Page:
This offer contains too many promises for my liking. There are various committees, expert groups and consultation groups as well as the promise of all cuts being restored in time. I don’t trust them. But it will be up to us on each of those committees and in every negotiation to get the best for our members as soon as we possibly can. I do trust our people, if we don’t trust our own, we can pull down the shutters now.

CEC has recommended a rejection of the offer. I am a member of CEC by virtue of my election to Standing Committee. I would have preferred if as a ‘union leader’ to have been able to consult the members in my Branch and in my Region in advance of going to that CEC meeting on Saturday, November 16th. By that time Standing Committee had spent Monday, Thursday and Friday of that week in session, isolated from members for the most part and most CEC members didn’t get documents for the meeting until the Wednesday before. The decision was made too quickly, without time to consult and without time to consider our options. Maybe CEC would have made the same decision, but an extra week would not have hurt us.

So. There are teachers who wanted to preserve the pensionable payments they made out of their Supervision and Substitution allowance and they are rightly aggrieved at being forced to do S&S. There are those who feel strongly that they are being asked to pay not to do S&S when the never did it in the first place (I’m in that situation). If these are the only considerations for you and you feel you are not being fairly treated, you should reject the offer.

There are of course people who voted yes the last time. Maybe they want earlier CIDs or a better pay scale, maybe they want something done about casualisation or maybe they don’t want to fight any more. These people are our members too and if there is a no vote we will have provide these people with a home and bring everybody with us. Writing them off is a recipe for disaster.

But there is another more troubling group then these ‘hard no’ or ‘hard yes’ voters, the 45% who didn’t vote the last time. When all this comes to an end, and it will end one way or another around a table somewhere, we have other issues to deal with. One of the biggest is the disengagement of many of our members. When almost half of our members don’t vote and branch meetings are sparsely attended in a crisis we need to find better ways to speak to all our members and involve them in our union. Because teachers need a union but a teacher union needs its members engaged and involved.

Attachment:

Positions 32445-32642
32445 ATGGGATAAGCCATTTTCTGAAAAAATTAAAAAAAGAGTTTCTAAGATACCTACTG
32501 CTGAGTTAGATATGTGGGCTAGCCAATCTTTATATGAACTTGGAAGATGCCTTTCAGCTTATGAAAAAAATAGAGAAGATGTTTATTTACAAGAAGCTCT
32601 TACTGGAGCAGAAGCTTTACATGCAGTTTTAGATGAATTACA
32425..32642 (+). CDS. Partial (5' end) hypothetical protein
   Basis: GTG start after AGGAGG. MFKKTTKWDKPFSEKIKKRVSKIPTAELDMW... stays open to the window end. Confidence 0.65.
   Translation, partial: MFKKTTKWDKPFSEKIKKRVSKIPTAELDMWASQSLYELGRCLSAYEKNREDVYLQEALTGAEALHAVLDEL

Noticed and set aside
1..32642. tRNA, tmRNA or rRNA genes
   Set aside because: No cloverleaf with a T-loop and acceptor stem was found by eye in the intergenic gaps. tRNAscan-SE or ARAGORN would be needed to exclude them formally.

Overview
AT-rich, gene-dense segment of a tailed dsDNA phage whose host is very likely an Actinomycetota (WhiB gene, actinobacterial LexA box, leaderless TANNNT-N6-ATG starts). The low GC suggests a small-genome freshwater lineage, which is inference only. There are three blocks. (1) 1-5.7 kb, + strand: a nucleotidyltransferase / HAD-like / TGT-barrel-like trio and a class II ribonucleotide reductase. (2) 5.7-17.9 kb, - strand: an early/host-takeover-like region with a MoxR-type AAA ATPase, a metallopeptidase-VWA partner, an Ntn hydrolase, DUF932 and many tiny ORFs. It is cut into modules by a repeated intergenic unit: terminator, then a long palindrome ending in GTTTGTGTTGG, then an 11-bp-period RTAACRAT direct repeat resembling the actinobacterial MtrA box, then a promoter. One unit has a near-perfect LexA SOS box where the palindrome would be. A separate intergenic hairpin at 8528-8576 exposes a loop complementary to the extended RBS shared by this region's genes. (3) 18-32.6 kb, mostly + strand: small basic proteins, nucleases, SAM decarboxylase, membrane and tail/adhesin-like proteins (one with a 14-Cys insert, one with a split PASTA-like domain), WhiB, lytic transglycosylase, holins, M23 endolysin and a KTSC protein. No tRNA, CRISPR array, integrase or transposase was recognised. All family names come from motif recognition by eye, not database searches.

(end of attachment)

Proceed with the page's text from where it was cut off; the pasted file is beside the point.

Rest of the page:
Below I’ve laid out the facts, complicated as they are, about what is on the table since a fresh offer was negotiated in November between the ASTI and the representatives of the Department of Education. It represents the best on offer right now, you don’t have to like it, but you just have to read it, decide and please vote.

Substitution & Supervision
If ASTI members accept the offer in the ballot:
any teacher can opt out of S&S with the exception of those who have being putting a portion of their S&S payment into a pension fund in 2012/13 school year. For these ‘pensionable teachers’ S&S is compulsory.
the cut that follows from an opt out is €1769 p.a. for pre-1 January 2011 entrants or €1,592 for post-31 December 2010 entrants. If you opt out the cut will be permanent and you cannot subsequently opt in and out of S&S.
the ‘adjustment’ takes effect on January 1st 2014, teachers will have one month to decide.
the promise of restoring the S&S payment in two halves in 2017 and 2018 to everyone, whether opting or out, is still there. This restoration will amount to €796 x 2 (€1592) and is a permanent pensionable restoration.
effectively opting out for a pre 2011 teacher would cost €1769 in 2014, 2015 and 2016, €973 in 2017, €973 in 2018 and €177 every year until retirement except that 1769 is a fixed figure whereas the rest of salary will continuing growing.

Croke Park Hours
There is an acceptance that the hours are only essential for staff meetings, parent-teacher meetings and school planning.